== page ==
Jersey Post recently brought out their “Coastal Flowers: Post and Go” stamp issue, which I was lucky enough to have illustrated. (All illustrations in this blog are copyright Jersey Post 2020).
Each stamp issue involves illustrating six stamps, a presentation pack, an envelope for the First Day Cover, and a date stamp. This is the sixth series of stamps I’ve done for Jersey Post, so I’m used to the sizes and the exacting nature of the work.
Coastal Flowers: Stamps
The six species chosen for the stamps were all beauties. One of the main challenges with illustrations for postage stamps is to make sure the composition works. You need to leave room for the queen’s head (the Gudgeon), and the name of the species illustrated in both English and Latin in the bottom right hand corner.
Common Centaury stamp
Seaside Daisy stamp
The illustrations are all completed far larger than the reproduction size, and to an identical format. It may not sound that hard, but cramming very differently shaped plants into the same layout, without making them look odd or crushed, is tricky.
Sea Rocket stamp
Another challenge is that each flower requires a background. This needs to echo the plant habitat, and be clear, but unobtrusive. Sand is easy enough; an ochre colour with splatterings from a toothbrush. With shingle, each pebble needs illustrating. If the plant grows on coastal grassland, you need to show the grass without distracting from the focus of the illustration.
Yellow Horned-poppy stamp
Rough Star-Thistle stamp
You also have to keep in mind that the illustration will be reduced to 3cm x 2.5cm. Anything too complicated will cease to register clearly. Of all these six designs, the one which suffered most from reduction at reproduction is the Rough Star thistle. It still reads, but the composition was a little too complicated for the final size of the stamp.
The photo below shows me illustrating the poppy, and gives an idea of the size of the original artwork.
Illustrating the Yellow Horned-Poppy
Coastal Flowers: First Day Cover
The illustration for the first day cover (FDC) appears on the corner of an envelope. This envelope has the whole series of stamps poppped onto it, which are franked and sent out to collectors and post offices.
One of my favourite seaside flowers featured here, Sea stock Matthiola incana.
It’s such a delicate flower, with the barely-mauve petals, and the soft blue-green leaves.
It’s interesting to note that lots of coastal plants have blueish, hairless, and waxy leaves. Please check out my blog on salt-tolerant plants (Halophytes) for more on this. !! LINK!!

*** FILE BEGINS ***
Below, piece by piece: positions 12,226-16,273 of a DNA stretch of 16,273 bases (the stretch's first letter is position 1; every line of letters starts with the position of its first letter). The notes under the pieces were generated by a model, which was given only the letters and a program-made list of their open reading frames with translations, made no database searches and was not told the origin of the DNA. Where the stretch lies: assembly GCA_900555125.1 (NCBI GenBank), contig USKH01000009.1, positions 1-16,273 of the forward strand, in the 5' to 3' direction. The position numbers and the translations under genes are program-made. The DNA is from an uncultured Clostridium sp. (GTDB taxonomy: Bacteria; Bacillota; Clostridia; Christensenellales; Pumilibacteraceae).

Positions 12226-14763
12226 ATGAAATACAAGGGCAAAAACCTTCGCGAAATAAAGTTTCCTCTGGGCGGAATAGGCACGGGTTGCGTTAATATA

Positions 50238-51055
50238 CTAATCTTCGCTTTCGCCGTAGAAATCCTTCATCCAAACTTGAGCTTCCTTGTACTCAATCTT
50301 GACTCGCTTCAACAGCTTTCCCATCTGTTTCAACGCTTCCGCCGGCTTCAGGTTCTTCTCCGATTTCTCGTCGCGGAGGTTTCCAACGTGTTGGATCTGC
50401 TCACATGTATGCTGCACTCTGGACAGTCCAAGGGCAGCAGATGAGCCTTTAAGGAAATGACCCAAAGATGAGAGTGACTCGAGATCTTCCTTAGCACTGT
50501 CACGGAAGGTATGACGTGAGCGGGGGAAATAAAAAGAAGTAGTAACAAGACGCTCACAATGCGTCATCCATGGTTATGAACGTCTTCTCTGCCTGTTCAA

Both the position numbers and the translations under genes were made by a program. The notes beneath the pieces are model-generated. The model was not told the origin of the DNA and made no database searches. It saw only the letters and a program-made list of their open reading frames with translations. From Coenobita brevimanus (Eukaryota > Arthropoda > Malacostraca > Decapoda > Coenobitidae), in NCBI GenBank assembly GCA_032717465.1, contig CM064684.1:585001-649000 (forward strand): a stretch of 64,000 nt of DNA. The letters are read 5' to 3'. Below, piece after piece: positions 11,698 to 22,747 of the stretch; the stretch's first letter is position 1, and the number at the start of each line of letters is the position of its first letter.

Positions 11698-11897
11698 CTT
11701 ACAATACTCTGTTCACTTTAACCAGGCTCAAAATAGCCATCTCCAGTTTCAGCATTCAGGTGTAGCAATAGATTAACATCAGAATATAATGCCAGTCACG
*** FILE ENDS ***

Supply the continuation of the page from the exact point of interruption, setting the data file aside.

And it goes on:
The format for this illustration is far freer. It simply needs to look classy in the corner of the envelope, and not get in the way of the six stamps or the text.
FDC envelope featuring Sea Stock
Coastal Flowers: Presentation Pack
The presentation pack featured a cliff view with Thrift. I’ve recently written a blog on the processes and challenges involved in completing this illustration which I’ll publish soon, and made a film of me working on the image.
Again, the original is larger than the reproduced illustration, although less than with the stamps artworks.
This presentation pack can be stored in a ring binder, and has the series of six mint stamps within it.
Coastal Flowers: Date stamp
The last component of this “Post and Go” stamp issue is the date stamp. This is what gets printed on top of the stamps on the first day cover, and echoes the theme of the issue. I chose the Yellow Horned-poppy for the date stamp as it was the clearest and simplest of the flowers. More than any other element of the stamp design process, the date stamp needs to be extremely simple, and it’s vital that it doesn’t obscure the stamps it’ll be franking.
This one made me laugh a bit. Initially I submitted an illustration of the flower with its seed pod. Then the designer and I had a re-think – there’s just something a little too potentially rude about the image. I revised it and took out the seed case, and this is the illustration used for the final.
Artwork for date stamp, with then without seed pod.
The Jersey Post Coastal Flowers issue was such a fun project to work on, I really enjoy working with Jersey Post. I’m pleased with the designers who’ve done good things with the text and presentation pack. I love the species which were chosen and it also tied in with coastal flowers I was illustrating for Field Studies Council, so I had all my maritime flora reference to hand. It inspired me to research and write a blog on salt-loving plants, the Halophytes.
I hope Jersey Post will continue to use me as an illustrator on their stamp issues. The work is exacting and enjoyable, the pay is good, and you never know what theme the next issue will focus on!